Tektites are glasses derived from near-surface continental crustal rocks that were molten and ejected from the Earth's surface during hypervelocity meteorite impacts. They are among the driest terrestrial samples, although the exact mechanism of water loss and the behaviour of other volatile species during these processes are debated. Based on the difference in magnitude of the Cu and Zn isotopic fractionations in tektites, and the difference of diffusivity between these elements, it was suggested that volatile loss was diffusion-limited. Tin is potentially well suited to testing this model, as it has a lower diffusivity in silicate melts than both Cu and Zn, but a similar volatility to Zn. Here, we analysed the Sn stable isotopic composition in a suite of seven tektites, representing three of the four known tektite strewn fields, and for which Zn and Cu isotopes were previously reported. Tin is enriched in the heavier isotopes (≥2.5‰ on the 122Sn/118Sn ratio) in tektites, correlated with the degree of Sn elemental depletion in their respective samples as well as with Cu and Zn isotope ratios, implying a common control. While the isotope fractionation of Sn, Cu and Zn is a result of volatility, the magnitude of isotope fractionation is strongly moderated by their relative rates of diffusion in the molten tektite droplets. An Australasian Muong Nong-type tektite analysed has the least Sn depletion and Sn isotope fractionation, consistent with these samples being more proximal to the source and experiencing a shorter time at high temperatures.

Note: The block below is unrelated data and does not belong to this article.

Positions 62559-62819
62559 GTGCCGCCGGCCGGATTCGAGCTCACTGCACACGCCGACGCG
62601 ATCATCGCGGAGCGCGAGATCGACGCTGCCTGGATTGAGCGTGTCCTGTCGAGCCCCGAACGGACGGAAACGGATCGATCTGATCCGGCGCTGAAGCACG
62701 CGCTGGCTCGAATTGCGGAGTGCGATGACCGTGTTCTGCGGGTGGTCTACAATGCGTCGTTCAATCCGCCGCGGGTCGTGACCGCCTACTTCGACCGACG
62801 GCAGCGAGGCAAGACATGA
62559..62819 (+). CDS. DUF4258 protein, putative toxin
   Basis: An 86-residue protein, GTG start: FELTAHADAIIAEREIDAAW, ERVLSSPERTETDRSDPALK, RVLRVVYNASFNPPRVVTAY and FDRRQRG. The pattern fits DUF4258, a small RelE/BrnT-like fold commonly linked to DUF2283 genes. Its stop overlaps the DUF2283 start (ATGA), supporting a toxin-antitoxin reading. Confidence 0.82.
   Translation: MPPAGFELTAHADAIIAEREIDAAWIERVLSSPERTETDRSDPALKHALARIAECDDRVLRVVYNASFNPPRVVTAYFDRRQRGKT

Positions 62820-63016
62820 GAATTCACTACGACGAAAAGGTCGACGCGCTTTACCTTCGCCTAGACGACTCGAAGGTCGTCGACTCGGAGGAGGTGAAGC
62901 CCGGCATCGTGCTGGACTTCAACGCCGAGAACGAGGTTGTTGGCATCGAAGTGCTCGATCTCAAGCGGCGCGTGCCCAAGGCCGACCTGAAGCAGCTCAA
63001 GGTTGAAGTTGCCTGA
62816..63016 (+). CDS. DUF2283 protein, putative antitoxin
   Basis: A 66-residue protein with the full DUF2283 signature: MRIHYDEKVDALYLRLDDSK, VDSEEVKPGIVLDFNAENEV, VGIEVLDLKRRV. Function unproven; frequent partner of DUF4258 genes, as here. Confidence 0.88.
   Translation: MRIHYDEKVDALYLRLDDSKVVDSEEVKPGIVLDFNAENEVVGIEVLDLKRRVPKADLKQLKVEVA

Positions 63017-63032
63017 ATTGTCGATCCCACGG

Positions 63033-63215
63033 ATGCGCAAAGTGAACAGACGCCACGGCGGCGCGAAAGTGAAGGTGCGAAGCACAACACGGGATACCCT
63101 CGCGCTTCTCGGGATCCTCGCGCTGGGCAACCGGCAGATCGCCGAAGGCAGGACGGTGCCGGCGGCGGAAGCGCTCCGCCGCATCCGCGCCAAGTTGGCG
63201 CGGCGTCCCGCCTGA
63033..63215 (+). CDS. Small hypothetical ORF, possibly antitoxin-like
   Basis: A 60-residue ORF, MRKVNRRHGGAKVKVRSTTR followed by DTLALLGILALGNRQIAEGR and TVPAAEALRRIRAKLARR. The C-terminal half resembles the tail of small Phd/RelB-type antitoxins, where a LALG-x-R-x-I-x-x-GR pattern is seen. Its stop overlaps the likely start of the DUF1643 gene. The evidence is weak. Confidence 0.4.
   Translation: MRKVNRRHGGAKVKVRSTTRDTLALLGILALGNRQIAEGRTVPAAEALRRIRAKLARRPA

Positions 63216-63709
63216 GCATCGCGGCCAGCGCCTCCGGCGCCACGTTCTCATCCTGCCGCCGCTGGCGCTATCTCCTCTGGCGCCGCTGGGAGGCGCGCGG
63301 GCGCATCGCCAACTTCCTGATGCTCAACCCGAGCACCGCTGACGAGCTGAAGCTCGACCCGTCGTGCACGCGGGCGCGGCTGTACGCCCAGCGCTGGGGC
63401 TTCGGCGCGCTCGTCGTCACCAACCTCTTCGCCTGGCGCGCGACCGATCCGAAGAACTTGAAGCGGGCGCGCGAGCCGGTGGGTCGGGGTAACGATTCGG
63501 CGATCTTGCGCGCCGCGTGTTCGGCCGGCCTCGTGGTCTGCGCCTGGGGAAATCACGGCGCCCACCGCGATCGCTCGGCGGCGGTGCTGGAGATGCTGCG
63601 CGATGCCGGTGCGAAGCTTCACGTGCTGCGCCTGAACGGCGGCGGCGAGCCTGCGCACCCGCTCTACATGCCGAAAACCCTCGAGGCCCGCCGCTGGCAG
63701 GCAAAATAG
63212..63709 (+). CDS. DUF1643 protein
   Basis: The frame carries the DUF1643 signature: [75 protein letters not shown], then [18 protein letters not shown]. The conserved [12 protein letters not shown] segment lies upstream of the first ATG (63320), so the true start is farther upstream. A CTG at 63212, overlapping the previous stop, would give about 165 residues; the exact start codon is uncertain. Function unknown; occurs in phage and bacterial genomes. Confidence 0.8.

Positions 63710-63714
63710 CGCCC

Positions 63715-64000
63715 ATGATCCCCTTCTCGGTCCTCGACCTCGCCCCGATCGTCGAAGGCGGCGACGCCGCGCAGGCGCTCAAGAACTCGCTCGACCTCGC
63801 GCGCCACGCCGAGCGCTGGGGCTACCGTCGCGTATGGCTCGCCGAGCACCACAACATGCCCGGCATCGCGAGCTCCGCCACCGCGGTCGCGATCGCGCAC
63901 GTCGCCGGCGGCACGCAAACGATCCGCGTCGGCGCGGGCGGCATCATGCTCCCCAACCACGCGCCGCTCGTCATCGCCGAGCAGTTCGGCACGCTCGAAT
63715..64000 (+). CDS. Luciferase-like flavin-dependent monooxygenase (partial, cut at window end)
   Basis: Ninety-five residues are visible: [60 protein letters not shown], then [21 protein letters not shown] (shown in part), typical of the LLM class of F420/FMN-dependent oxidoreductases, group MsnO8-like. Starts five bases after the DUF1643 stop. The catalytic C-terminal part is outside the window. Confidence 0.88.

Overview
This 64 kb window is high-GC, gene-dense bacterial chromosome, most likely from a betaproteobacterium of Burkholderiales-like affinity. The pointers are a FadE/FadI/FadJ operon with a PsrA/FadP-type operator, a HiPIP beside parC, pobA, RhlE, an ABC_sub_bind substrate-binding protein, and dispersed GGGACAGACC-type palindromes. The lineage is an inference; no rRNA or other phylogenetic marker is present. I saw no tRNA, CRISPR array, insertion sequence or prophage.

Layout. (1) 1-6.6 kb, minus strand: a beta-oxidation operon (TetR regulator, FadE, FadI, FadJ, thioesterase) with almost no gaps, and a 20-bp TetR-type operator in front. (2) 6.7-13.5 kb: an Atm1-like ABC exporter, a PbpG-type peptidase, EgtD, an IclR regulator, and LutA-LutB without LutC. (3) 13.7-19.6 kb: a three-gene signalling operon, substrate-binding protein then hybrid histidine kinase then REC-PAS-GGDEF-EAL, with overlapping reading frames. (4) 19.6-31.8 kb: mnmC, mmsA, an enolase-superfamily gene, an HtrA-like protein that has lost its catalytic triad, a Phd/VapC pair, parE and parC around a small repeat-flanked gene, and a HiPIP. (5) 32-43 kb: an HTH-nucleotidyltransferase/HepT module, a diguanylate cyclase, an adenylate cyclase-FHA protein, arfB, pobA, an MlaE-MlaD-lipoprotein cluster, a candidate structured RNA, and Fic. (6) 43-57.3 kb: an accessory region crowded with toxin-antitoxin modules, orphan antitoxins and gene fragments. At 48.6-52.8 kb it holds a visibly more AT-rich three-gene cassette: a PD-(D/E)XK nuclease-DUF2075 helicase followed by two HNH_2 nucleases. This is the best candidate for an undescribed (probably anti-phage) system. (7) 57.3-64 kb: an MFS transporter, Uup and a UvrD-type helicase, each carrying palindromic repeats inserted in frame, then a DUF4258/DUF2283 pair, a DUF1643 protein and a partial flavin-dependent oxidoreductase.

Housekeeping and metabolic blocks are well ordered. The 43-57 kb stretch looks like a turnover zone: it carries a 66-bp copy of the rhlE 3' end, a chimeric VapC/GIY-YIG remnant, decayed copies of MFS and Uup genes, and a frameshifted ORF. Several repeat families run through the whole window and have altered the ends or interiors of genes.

- Stable isotopes